In their preface to this book, authors Kotter and Whitehead succinctly present the challenge of implementing good ideas. The amount of thought and education put into the creation of good ideas today often outweighs the knowledge and instruction on implementing those very ideas. For example, the field of strategy has made huge advances in the last twenty years, but the field of strategy implementation has made far less progress. It would be great if good ideas that one champions on and off the job could simply stand on their own, but unfortunately this is not the case far too often. The authors remind the reader that this book is not about persuasion, general communication skills, or all the methods one might use to create buy-in.
The single method presented here to build support for a good idea is rarely used (or at least used well) and does not necessitate extraordinary rhetorical skills or charisma. The ideas that the authors offer are partially based on observations of Lorne Whitehead over the years as an entrepreneur, executive, administrator, and professor at the University of British Columbia, as well as the continuous research being conducted by John Kotter at Harvard Business School and the body of knowledge on the topics of leadership and change that has been published in several of his past works. According to the authors, the method they present is counterintuitive because it shows respect for all and uses simple, clear responses that can turn attacks to one's advantage because it focuses on capturing attention and eventually building buy-in.
The first third of the book presents this method in the form of a story - a story that focuses on a small band of individuals comprising a citizen's advisory committee in defense of an idea before a crowd of seventy-five individuals over a span of a few hours time. The authors point out, however, that there are obviously many different settings in which this story could have taken place, and they believe that the method used to defend the idea is the best regardless of situation. The second part of the book provides an analysis of this story, and later provides twenty-four responses to twenty-four attacks that will not silence valid criticism but will stop the killing of good ideas by verbal bullets.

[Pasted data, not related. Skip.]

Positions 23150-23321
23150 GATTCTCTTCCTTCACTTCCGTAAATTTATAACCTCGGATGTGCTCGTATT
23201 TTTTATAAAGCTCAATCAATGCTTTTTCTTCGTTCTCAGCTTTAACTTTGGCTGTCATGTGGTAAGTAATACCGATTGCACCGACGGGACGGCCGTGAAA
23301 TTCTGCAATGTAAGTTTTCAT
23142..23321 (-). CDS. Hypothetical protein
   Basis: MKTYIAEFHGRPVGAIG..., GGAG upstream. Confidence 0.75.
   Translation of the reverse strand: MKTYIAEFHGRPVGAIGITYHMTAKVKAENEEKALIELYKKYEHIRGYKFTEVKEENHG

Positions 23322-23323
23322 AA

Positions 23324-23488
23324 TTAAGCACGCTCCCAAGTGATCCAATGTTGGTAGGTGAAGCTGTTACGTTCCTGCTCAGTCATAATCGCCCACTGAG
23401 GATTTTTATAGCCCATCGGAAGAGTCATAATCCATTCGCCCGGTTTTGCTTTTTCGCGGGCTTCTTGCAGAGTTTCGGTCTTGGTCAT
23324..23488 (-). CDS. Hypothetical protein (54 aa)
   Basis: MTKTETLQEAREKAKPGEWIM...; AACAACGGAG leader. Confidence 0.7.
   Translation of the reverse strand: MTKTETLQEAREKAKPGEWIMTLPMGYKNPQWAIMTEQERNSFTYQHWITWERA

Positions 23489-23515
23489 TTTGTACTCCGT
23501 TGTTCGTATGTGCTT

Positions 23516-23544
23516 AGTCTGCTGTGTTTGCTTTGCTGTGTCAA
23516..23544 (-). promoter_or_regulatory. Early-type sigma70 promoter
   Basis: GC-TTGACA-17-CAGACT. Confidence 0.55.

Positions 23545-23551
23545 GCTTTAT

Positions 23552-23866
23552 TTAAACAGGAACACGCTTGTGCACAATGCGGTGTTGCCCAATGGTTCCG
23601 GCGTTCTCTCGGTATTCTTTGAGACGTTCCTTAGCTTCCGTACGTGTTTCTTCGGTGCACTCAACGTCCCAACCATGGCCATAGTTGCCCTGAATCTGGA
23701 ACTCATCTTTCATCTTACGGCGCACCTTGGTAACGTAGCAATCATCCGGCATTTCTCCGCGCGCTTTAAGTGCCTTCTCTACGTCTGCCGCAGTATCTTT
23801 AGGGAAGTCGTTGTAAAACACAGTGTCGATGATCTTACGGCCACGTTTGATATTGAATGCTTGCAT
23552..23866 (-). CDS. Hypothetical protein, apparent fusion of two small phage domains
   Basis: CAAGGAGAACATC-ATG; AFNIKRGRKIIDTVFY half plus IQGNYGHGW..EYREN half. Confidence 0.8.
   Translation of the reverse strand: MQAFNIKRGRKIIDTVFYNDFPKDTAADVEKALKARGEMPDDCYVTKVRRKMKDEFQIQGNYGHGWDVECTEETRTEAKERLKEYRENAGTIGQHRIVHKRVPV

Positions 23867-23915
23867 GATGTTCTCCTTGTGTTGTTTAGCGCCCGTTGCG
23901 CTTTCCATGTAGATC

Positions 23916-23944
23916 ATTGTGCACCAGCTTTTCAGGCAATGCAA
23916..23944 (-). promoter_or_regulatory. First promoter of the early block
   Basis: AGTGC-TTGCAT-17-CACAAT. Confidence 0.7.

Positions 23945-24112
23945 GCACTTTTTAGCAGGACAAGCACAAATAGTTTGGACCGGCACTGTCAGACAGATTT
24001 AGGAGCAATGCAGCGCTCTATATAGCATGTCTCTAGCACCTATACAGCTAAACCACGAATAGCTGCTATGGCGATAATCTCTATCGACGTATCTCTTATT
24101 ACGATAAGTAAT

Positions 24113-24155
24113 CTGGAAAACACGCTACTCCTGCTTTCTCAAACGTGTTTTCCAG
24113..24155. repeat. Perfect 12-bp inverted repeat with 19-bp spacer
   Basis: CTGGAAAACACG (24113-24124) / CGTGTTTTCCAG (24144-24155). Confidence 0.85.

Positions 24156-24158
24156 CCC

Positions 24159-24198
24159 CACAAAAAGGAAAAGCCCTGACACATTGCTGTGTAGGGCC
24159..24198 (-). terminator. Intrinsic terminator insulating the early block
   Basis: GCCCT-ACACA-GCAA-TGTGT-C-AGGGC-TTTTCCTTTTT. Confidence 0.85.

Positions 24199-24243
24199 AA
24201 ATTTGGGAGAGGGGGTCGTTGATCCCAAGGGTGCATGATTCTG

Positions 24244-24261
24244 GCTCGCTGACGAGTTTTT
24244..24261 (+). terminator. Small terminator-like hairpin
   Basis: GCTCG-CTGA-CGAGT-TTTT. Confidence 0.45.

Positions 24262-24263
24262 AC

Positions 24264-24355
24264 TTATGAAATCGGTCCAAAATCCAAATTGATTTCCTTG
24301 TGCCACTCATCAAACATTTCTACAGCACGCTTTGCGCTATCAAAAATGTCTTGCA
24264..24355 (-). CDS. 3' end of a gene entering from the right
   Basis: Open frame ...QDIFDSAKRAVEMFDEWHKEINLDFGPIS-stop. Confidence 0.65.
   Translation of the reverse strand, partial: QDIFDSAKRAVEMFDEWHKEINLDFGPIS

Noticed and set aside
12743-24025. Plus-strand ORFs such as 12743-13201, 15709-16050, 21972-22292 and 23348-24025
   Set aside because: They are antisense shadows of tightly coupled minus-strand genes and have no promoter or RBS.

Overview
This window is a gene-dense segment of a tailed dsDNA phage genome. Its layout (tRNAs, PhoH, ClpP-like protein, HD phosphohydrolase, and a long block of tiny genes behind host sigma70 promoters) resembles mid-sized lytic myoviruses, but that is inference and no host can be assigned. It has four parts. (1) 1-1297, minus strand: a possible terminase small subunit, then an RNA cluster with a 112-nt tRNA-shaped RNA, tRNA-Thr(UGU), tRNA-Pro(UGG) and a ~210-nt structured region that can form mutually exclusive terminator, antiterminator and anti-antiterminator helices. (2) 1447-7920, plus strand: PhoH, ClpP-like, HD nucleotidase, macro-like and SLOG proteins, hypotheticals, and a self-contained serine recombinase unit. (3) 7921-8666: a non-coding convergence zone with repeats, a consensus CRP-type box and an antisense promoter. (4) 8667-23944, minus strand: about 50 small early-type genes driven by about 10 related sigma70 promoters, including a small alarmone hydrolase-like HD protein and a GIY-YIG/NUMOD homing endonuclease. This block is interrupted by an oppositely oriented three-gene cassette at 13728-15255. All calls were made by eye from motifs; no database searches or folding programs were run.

Kotter and Whitehead are careful to point out that many of these attacks might be innocently raised by individuals who are not explicitly trying to kill the objects of the attacks, but this does not mean that they are any easier to wrestle. In outlining their method following the case study story, this reviewer was especially influenced by the assertion that overcoming attacks with tons of data, or logic and more logic, should not be attempted, and that the opposite should be the goal. This reviewer could not help being reminded by the Seinfeld episode where character George Costanza is influenced by character Jerry Seinfeld when he said "If every instinct you have is wrong, then the opposite would have to be right". Of course, the authors are not proposing that this blind philosophy should be followed, but it is probably closer than one might think.
The authors categorize the four types of attacks as confusion, fear mongering, death by delay, or ridicule and character assassination, and they indicate that it helps the idea generator to realize that attacks boil down to this small number because individuals often get bogged down by weighty lists that try to be comprehensive but end up being unmanageable. The twenty-four attacks and responses are grouped according to the implicit attitude of the attacker, which are essentially (1) the problem the idea generator is attempting to solve does not exist, so the idea is not needed, (2) the problem that is being presented admittedly exists, but the solution being proposed by the idea generator is not very good, and (3) the problem does indeed exist, and the solution that the idea generator proposes might actually be a good one, but it will not work in the case at hand. Well recommended text. The book is laid out well, focused, and lacks the tangents that so many texts seem to possess.